The Broad is by far one of the city's must-visit museums—assuming you can get tickets, of course. Those who missed out on the initial batches of free reservations were faced with lines that often wrapped around the Downtown museum. While we don't anticipate those same-day lines to go away anytime soon, getting your hands on timed tickets is about to get easier.
Beginning May 1 at noon, the Broad will release tickets online one month at a time, rather than in season-spanning blocks. On the first of each month, timed reservations for the following month will become available—so on May 1, all tickets for June will be released.
The switch coincides with the on-sale date for the Broad's first special exhibition. "Cindy Sherman: Imitation of Life" will present almost 120 photos from the artist's ongoing fascination with 20th century film and celebrity. The first major Sherman show in LA in nearly 20 years is also the Broad's first foray into not-so-free admission; tickets for the exhibition (which include regular museum access) will cost $12 for adults and be free for children 17 and under. The Sherman retrospective will run from June 11 through October 2, with tickets for its first month on sale May 1 at noon.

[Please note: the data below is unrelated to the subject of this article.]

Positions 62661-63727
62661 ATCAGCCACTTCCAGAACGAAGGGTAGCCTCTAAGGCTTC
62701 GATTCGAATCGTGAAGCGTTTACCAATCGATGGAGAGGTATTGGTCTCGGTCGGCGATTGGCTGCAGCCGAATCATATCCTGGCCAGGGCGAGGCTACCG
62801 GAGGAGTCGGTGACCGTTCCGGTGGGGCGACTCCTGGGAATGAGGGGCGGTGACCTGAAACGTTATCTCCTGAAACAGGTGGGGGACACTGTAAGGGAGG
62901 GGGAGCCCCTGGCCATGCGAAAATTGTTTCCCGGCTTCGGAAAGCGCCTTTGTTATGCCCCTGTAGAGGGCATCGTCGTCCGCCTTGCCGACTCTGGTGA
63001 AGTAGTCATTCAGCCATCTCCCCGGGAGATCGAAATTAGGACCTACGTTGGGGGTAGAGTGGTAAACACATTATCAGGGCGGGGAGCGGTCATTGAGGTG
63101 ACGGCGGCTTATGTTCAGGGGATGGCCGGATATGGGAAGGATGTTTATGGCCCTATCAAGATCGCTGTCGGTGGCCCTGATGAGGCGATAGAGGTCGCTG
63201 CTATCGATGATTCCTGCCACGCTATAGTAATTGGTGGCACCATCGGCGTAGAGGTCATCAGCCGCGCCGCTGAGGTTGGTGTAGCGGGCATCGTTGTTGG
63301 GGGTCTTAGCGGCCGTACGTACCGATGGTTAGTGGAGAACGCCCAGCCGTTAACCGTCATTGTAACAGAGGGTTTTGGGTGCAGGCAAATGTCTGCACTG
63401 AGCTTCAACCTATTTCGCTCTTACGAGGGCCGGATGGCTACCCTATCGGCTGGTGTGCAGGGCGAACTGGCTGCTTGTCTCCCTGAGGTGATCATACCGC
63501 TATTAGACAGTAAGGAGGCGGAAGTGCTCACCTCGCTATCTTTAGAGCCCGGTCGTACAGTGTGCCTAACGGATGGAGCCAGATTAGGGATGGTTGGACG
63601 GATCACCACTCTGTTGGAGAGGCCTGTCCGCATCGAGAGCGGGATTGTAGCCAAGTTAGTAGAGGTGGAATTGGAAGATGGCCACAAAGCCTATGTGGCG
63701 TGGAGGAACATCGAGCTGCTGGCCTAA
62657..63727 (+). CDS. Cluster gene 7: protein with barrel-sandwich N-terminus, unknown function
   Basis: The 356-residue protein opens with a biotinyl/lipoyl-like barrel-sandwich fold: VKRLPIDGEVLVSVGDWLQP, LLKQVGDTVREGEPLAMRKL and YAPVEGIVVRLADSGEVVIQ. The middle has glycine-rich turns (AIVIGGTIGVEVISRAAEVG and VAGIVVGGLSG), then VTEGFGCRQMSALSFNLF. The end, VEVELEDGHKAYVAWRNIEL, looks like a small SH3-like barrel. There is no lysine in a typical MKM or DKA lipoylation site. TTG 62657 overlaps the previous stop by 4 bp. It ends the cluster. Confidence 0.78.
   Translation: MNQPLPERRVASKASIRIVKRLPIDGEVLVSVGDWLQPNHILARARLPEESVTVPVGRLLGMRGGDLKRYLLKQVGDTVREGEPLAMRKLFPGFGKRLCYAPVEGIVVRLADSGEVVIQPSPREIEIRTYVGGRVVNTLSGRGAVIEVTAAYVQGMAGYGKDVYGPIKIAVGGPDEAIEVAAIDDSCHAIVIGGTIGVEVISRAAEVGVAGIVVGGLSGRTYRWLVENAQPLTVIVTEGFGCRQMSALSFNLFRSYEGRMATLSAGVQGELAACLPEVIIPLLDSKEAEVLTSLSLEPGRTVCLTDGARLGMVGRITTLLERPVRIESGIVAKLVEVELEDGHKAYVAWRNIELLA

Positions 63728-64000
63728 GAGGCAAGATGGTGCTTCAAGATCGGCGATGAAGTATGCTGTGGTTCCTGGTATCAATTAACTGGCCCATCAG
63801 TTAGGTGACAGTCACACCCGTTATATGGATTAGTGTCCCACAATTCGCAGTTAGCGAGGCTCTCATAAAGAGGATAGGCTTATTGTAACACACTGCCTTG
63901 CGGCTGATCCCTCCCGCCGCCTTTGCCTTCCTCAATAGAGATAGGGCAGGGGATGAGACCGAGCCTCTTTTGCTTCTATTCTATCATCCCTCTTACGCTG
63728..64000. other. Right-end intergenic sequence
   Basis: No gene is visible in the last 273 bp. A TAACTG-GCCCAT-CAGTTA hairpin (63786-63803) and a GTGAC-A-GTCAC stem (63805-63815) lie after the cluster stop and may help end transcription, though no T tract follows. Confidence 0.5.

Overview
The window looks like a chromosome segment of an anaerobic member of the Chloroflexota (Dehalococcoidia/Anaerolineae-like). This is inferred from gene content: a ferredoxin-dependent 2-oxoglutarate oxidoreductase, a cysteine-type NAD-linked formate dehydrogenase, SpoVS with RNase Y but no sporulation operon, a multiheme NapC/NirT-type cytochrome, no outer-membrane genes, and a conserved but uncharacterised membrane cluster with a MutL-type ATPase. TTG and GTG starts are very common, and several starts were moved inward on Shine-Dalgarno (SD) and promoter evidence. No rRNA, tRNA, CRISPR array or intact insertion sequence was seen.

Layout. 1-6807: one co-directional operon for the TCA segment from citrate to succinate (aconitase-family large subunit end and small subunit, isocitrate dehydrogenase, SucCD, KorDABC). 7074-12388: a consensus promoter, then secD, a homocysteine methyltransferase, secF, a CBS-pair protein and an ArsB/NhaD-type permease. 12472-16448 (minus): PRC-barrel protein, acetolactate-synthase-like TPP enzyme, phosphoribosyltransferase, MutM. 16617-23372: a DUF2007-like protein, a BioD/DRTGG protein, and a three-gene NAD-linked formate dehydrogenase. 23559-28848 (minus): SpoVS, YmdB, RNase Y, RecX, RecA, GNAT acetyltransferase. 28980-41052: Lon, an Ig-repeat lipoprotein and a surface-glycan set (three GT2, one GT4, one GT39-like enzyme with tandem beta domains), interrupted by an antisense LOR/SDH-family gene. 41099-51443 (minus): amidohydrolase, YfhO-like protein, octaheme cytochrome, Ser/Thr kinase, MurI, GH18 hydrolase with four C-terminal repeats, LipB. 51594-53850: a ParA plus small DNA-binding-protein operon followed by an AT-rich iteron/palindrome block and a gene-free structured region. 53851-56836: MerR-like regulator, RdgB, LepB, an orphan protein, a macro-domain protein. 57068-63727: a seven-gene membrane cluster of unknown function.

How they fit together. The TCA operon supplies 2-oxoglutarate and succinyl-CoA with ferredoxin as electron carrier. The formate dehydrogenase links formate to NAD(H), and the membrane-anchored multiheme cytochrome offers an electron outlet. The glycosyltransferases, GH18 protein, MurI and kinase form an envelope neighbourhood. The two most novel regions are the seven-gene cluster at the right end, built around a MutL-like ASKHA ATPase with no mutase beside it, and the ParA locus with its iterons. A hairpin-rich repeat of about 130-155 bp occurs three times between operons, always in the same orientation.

To make room for the exhibition, the Broad will be wrapping up its inaugural exhibition in the first-floor galleries—don't worry, Yayoi Kusama’s "Infinity Mirrored Room" will remain on view through the fall. The third floor galleries, which house the majority of the on-view collection, will remain open.
To give visitors some extra visiting time, the Broad will stay open late on Saturday, April 30, with an after-hours period from 8pm to midnight, open only to the standby line. In addition, the museum has released no advance tickets for May 1—the last day to see current must-see works on the first floor like Ragnar Kjartansson's "The Visitors"—to limit the day to walk-up visitors only.
The ticketing system switch comes as a welcome change; March and April tickets were fully booked by late January, and when an additional 25,000 were released, they were gone in eight hours. If you've tried your hand at the standby line, wait times have been typically bearable during weekdays, but on weekends they've been known to climb to an hour and a half or more.